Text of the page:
Frame moulding is the term used to describe material that is cut and joined to be assembled into a picture frame. Hand carved picture frames, gold picture frames and metal picture frames are among the thousands of different frame styles available. Wood and metal are the materials most commonly used to make moulding and are offered in a variety of sizes and finishes.
Liners are usually linen covered moulding used with paintings to create a space between the painting and the final outside frame. The linen covering can be of a variety of different materials and colours. They often have a silver, gold or other coloured inside lip.
Matting is the term used to describe the window-cut material placed around an image on paper within a frame. It serves as a spacer to allow the artwork to expand and contract with changes in humidity and to separate the artwork from the glass. Matting comes in a variety of colours and is chosen to complement the colour and design of the artwork. It makes the overall size of the finished piece larger. Matting can be made from a variety of materials such as paper, cardboard, fibrous materials, etc. An archival quality matt will offer protection, ensuring that your art will last for years to come. Archival matting is either made from acid-free cotton fibres or from a chemically treated paper to neutralise acid that naturally occurs in paper. Archival matt boards actively protect art from the damaging effects of time as well as from common pollutants that yellow, fade and damage your art. Archival matting slows this deterioration and helps extend the life of your art.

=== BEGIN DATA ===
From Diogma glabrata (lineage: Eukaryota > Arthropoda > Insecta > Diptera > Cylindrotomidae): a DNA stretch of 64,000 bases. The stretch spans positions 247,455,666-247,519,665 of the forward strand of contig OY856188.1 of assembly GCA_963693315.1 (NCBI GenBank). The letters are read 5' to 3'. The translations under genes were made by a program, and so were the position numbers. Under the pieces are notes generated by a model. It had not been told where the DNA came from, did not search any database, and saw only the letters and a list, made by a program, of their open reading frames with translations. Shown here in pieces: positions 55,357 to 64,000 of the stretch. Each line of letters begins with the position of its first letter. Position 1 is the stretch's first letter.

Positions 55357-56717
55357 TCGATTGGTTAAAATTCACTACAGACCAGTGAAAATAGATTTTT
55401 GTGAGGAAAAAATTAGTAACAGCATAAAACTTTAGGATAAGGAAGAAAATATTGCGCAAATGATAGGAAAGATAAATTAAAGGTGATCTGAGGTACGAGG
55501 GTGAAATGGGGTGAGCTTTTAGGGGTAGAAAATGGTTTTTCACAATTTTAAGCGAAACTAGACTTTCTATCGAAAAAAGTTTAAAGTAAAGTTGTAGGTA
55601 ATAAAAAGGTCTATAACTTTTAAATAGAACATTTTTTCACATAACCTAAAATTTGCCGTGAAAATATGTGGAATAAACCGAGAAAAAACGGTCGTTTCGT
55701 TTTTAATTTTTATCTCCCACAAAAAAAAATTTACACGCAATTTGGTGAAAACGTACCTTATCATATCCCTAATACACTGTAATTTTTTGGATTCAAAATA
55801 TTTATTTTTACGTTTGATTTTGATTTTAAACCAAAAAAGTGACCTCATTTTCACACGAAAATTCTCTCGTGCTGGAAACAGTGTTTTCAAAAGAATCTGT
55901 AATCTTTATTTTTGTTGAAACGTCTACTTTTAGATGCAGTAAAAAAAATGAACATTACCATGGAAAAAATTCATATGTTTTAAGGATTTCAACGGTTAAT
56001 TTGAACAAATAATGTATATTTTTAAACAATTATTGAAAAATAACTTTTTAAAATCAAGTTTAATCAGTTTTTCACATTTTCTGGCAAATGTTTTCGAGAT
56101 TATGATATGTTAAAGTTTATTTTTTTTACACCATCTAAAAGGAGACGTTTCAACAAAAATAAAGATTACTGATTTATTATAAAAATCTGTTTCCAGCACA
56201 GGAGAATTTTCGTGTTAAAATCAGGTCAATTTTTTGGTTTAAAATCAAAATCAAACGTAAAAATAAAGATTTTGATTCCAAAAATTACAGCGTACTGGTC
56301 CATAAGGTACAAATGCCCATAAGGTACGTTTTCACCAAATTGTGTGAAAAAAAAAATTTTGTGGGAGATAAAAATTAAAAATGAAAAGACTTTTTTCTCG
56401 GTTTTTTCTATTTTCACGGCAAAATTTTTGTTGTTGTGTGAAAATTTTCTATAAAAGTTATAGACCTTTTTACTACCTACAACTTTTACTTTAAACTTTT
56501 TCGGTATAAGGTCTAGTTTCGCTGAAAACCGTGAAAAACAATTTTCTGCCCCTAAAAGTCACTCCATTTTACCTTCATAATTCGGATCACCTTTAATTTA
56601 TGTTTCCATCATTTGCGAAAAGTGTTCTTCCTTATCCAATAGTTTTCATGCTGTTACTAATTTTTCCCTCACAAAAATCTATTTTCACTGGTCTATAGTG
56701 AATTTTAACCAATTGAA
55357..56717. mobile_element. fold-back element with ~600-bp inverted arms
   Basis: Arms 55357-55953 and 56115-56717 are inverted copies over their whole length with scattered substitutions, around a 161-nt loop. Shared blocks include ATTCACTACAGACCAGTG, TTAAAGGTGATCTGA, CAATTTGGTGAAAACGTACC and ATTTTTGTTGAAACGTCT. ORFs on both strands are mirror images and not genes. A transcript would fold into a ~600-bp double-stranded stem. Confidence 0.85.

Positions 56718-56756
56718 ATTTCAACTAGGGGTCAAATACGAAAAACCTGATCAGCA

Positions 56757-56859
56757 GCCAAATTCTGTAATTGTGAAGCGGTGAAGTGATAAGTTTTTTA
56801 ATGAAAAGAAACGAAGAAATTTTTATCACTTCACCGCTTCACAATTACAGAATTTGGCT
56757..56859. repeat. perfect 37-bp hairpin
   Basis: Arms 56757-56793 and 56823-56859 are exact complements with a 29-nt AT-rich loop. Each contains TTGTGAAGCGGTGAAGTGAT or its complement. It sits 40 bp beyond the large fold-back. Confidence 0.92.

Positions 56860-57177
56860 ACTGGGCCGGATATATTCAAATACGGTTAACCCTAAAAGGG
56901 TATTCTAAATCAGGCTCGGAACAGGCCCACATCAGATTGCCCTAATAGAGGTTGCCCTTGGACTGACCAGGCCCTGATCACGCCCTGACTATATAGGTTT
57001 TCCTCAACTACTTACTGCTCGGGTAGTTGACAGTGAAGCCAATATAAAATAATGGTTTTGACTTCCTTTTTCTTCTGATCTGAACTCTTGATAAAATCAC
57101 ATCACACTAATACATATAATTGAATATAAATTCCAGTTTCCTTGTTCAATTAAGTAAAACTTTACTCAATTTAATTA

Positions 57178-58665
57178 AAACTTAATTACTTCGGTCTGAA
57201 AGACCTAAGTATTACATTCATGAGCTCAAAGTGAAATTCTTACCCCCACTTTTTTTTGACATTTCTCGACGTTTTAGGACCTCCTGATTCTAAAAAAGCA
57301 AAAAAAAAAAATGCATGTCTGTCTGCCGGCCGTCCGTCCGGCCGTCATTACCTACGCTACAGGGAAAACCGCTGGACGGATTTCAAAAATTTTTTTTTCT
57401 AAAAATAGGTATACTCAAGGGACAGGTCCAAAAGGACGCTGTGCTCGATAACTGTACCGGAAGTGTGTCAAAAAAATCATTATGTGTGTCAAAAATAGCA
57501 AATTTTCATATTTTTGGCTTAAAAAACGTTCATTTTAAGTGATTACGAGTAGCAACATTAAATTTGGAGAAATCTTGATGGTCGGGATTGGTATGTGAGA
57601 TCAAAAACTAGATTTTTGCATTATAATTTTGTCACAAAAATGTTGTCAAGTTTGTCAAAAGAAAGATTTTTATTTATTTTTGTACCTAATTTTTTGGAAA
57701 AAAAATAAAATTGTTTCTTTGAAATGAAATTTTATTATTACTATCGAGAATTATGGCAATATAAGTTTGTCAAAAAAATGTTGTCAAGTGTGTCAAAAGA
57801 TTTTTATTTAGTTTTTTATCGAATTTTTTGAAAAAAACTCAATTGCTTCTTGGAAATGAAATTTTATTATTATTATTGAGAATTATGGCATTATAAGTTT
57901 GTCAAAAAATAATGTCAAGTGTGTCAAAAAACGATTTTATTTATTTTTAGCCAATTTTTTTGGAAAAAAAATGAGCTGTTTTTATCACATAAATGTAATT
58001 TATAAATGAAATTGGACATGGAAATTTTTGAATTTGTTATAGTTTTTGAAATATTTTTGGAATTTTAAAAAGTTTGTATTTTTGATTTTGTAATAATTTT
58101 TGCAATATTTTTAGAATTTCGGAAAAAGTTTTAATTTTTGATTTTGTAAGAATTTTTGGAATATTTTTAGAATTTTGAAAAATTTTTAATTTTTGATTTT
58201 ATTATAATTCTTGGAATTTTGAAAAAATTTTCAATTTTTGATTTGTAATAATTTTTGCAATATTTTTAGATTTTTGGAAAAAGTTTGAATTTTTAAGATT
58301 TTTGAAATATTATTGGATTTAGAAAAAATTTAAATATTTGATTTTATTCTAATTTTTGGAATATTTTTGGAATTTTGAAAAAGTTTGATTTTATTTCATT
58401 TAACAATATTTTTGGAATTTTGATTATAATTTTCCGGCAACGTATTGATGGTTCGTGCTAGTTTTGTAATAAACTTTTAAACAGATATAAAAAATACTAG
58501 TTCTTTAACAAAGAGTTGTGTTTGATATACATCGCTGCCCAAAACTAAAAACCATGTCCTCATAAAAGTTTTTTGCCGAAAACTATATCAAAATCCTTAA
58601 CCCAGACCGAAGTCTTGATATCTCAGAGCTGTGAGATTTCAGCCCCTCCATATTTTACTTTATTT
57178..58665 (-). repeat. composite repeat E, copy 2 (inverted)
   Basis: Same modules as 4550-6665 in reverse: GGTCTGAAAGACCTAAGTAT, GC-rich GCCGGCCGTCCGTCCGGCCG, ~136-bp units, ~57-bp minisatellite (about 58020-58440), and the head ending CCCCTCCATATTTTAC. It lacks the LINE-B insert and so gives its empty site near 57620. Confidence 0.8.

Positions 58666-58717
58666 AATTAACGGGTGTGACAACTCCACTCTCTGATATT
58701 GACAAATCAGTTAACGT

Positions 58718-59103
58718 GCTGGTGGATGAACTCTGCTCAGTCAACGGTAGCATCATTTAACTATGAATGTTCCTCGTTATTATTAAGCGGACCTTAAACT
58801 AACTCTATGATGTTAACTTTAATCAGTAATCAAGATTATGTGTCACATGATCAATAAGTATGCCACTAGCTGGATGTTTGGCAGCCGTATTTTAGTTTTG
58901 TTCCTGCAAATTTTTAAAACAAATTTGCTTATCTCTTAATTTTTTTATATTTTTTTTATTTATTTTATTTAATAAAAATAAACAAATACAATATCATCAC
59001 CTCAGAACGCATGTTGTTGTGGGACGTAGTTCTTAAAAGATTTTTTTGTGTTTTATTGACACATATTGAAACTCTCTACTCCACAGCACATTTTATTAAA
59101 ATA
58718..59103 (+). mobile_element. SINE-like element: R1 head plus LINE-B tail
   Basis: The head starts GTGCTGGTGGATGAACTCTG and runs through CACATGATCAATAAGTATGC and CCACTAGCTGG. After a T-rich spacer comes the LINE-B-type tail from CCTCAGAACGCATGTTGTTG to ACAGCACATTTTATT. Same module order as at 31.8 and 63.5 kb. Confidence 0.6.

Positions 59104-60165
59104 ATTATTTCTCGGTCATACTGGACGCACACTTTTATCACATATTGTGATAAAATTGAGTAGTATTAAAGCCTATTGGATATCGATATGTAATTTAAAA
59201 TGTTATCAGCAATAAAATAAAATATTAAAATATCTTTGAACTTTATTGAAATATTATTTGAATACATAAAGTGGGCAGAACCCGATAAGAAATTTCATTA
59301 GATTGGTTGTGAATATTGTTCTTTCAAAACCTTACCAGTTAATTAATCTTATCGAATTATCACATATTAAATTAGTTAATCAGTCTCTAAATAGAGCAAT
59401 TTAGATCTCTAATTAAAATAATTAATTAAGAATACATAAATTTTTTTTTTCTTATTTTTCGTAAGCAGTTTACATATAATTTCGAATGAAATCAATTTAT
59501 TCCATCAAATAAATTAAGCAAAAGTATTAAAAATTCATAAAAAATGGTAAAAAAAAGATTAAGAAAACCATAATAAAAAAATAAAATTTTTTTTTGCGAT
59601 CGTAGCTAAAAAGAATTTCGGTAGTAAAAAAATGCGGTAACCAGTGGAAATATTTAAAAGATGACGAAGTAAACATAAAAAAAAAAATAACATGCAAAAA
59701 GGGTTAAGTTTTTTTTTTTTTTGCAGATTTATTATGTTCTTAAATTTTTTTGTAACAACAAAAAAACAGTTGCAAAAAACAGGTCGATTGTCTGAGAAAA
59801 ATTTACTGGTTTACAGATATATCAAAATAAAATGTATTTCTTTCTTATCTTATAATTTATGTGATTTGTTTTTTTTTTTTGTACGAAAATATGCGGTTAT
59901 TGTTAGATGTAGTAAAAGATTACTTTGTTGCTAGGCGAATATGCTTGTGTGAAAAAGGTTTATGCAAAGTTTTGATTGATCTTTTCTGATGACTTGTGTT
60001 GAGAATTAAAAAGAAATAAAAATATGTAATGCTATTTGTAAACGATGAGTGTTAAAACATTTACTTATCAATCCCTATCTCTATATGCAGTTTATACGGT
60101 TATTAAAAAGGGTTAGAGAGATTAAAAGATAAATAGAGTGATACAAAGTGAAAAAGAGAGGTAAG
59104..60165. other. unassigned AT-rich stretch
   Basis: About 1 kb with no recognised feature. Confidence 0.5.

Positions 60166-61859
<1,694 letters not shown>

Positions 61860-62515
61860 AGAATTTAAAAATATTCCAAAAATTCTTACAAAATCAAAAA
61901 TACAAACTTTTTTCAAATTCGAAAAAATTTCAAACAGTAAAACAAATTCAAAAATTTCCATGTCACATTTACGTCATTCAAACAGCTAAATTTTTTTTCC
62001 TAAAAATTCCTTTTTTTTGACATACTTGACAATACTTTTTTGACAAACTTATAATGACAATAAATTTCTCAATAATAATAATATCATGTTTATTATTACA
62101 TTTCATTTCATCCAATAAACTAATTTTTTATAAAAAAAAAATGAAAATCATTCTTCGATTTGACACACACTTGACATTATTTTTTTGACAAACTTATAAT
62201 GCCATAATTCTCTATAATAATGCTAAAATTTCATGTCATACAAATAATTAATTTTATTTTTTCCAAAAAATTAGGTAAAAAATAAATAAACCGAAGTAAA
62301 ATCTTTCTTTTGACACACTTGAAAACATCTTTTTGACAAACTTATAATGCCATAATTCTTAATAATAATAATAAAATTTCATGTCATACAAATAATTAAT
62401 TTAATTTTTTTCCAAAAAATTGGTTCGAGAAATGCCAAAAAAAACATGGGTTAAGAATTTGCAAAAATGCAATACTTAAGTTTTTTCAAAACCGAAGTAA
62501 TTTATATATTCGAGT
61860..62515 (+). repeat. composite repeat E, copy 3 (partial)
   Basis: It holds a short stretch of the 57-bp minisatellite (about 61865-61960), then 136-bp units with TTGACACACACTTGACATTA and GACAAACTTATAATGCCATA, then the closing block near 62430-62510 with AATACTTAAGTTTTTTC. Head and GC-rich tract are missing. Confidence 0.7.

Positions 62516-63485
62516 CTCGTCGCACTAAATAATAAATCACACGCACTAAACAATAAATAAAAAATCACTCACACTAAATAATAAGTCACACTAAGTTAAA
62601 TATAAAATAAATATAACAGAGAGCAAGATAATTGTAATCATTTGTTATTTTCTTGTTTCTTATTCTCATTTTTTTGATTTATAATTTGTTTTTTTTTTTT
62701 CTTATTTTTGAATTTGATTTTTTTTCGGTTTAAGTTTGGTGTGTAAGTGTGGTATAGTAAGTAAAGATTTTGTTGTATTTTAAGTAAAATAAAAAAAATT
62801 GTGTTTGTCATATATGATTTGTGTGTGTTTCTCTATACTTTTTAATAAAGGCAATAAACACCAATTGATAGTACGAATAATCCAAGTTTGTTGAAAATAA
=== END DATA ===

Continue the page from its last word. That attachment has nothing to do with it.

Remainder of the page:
Glazing is a general term used to describe the transparent material covering the artwork (other than paintings) as a means of protection. Glazing includes regular clear picture glass, anti-reflective (chemically coated to reduce reflection), non-glare (acid etched to help reduce glare), and conservation glass (specially formulated to help filter the damaging effects of UV light). There are also acrylic glazing products that are lighter in weight and are also available in the non-glare and UV filtering varieties. Glass is easier to clean and more scratch resistant than acrylic products.
Mounting is a process by which artwork is attached to a board. Dry mounting, wet mounting and spray mounting are ways to prevent the artwork from bubbling or waving in the frame. Artwork of any value is not generally mounted because it greatly affects any resale value. Dry and wet mountings are permanent processes and not recommended for archival materials. Museum mounting, commonly known as hinging, is when the art is attached with paper hinges to the acid free backing board. The art hangs free, allowing it to expand or contract with humidity.
A key component of professional picture framing is the ability to preserve the original condition of the items. This applies both at the time they are being framed and in the event that the framing, mounting and matting is removed at a later date. Preservation picture framing, also know as conservation picture framing and museum quality framing, uses materials and techniques that help protect against the effects of sunlight, acid and pollutants that have been shown to yellow, fade and otherwise damage the art. Archival matting, hinging and UV protective glazing (glass or acrylic) are most commonly used to increase the longevity of framed items.